It’s been a rough season this year, beginning with a minor fracture in my foot, which caused me to back out of the South Bay Duathlon. By the time Wildflower rolled around, I was running again, but at a greatly reduced volume, which turned out not to matter when I found out our apartment lease terminated on race day. Instead of toughing out the hot dry hills of the Long Course, I spent my day heaving boxes and furniture; nearly as brutal, but with no finisher’s medal at the end. Morgan Hill Sprint in May ended up being the official opener of my race season, pretty late by California standards.

And then 6 days before the race, I had a bike crash…on the Morgan Hill course.

I’ve had my share of topples, but this was my first high speed wipeout, and it felt like the ultimate betrayal to have my bike suddenly misbehave and cast me off so swiftly. I was fortunate that both my bike and I survived intact, if a little banged up, but our relationship suffered a major blow.


Stubborn as I am, I decided to race Morgan Hill anyways, and I quickly found that I had a new monkey on my back. I was now mistrustful of my bike, despite all our wonderful years and miles together. I wobbled uncertainly through each turn and when I returned to THE dreaded corner, which happened to be on a nice downgrade, my brakes screamed out in terror well in advance of the intersection. Since I don’t typically use my brakes, the sound was unfamiliar to me, and sent me into a panic. I took the corner wide and slow, wobbling and screeching the whole way, nearly coming to a complete stop at the shoulder on the wrong side of the road, beyond the cones marking the course. I gave a sheepish nod to the police officers guarding the course, “It’s my first time.”

Mercifully, my bike did not dump me off at any point in the 16 mile ride, and I still managed to come away with a podium finish and a strengthened resolve to search for my lost cycling confidence.

The following weekend I headed out to the east coast for Jerseyman. The 2 loop bike course featured a series of climbs affectionately termed Papa Bear, Mama Bear and Baby Bear. And where there are climbs, there are descents. I was warned ahead of time about one particular sharp turn at the bottom of one of the steepest hills. The race director had placed a wall of hay bales at the corner to cushion the blow for anyone who failed to make the turn. I went out to practice this section of the course the day before the race, and on my first attempt, I not only missed the turn, I rocketed past it at over 30mph, brakes squealing all the while, until I finally managed to come to a stop a quarter mile down the road. I practiced again and again until I had the timing and speed just right.

The bike leg went better at Jerseyman, despite wet roads, and I achieved another podium finish.

Two weeks later, at Folsom International (a flat bike course!) I found myself in a pack of other riders for most of the race, and I was delighted to discover that I stayed right with them on the turns. By roadie standards, my turns may still have been weak, but at least now I was cornering as fast as a triathlete!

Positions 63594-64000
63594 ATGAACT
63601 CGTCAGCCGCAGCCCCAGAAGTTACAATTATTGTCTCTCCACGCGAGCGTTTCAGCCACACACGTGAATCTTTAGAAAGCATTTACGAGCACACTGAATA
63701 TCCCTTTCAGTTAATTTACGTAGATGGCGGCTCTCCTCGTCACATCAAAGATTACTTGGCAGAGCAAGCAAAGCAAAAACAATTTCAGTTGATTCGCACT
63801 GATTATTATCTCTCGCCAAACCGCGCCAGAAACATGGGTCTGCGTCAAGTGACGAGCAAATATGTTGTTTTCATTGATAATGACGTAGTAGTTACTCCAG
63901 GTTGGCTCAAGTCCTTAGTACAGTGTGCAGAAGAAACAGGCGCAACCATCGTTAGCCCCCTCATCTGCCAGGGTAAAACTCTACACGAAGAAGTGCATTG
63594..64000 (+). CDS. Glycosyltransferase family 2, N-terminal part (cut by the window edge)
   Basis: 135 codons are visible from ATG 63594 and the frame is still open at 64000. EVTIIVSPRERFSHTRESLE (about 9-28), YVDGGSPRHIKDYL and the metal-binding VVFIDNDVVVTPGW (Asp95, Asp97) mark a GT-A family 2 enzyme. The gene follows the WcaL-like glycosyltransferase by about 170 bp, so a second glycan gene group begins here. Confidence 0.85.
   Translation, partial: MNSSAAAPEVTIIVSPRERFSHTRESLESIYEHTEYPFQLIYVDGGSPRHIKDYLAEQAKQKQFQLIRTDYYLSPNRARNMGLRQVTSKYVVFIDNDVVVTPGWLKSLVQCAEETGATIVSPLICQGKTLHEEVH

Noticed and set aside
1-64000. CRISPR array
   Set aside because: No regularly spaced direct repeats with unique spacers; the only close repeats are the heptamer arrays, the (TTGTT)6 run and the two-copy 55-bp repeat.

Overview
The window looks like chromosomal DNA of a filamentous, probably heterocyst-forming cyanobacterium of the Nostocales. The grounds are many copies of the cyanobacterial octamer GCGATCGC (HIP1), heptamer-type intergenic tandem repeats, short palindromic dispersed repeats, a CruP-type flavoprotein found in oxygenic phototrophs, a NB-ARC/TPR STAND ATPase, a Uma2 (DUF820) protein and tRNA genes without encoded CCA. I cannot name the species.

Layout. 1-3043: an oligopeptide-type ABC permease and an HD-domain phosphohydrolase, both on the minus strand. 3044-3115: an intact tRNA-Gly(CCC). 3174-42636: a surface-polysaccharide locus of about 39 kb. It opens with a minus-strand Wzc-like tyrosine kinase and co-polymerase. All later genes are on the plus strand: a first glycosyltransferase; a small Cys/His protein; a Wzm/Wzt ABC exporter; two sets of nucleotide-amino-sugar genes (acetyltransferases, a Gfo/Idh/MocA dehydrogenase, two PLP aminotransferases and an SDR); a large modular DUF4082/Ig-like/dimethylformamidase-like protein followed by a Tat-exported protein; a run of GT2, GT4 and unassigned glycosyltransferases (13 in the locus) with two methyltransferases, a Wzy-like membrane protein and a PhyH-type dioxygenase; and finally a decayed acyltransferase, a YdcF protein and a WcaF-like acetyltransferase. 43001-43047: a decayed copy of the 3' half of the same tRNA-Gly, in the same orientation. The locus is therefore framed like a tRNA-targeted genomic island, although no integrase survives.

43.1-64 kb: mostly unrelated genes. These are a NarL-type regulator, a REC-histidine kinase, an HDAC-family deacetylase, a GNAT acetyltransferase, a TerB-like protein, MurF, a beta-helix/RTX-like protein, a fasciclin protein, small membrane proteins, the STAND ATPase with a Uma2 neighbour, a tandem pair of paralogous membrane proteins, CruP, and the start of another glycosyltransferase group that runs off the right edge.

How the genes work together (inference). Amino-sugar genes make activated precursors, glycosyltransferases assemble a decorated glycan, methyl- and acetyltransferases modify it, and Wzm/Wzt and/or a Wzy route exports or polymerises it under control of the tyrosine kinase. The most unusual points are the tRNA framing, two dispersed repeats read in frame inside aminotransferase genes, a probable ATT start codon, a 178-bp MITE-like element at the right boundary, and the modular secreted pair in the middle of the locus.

Folsom: Frigid for swimming. Perfect for post-race ice bath.
I was thrilled to take home the overall win at Folsom, but a bit disappointed to find that I was 4 minutes behind last year’s time on the same course. I was turning in slower run and bike splits this year, likely due to the various early season setbacks in my training…but it also felt like something else was going on. I had strong finishes, but I didn’t feel as good about them as I should. I seemed to be carrying a chip on my shoulder about the injuries and lost training time, resenting that my performance was in any way compromised.

At the recommendation of one of my clients, I started reading How Bad Do You Want It? by Matt Fitzgerald. The book raises a lot of interesting questions about how hard we are willing to push ourselves, and the mental roadblocks that stand in the way of our goals. In particular, the book suggests that when setbacks are encountered, it is possible for the brain to devise ways to do more with less, and in some cases, achieve even greater outcomes than before.

My season is well underway now, and it is too late to add more mileage to the past. At this point my greatest asset is my attitude and mental focus. Ultimately, this is the bigger takeaway from racing anyway. Times and placements are arbitrary. It all depends on who else shows up that day. It depends on the weather and the course conditions. And even though I might have the fastest 5K time of any 35-39 year old Kimberly in my zip code, I will never have the fastest 5K of anyone, ever. So it’s all just a matter of context.
More than any specific time or ranking, more than getting a PR on the day with the best tailwind, I want to come away from a race knowing I gave it my all, while embracing the pure joy of racing.

This was my singular focus going into the Wisconsin Milkman 70.3.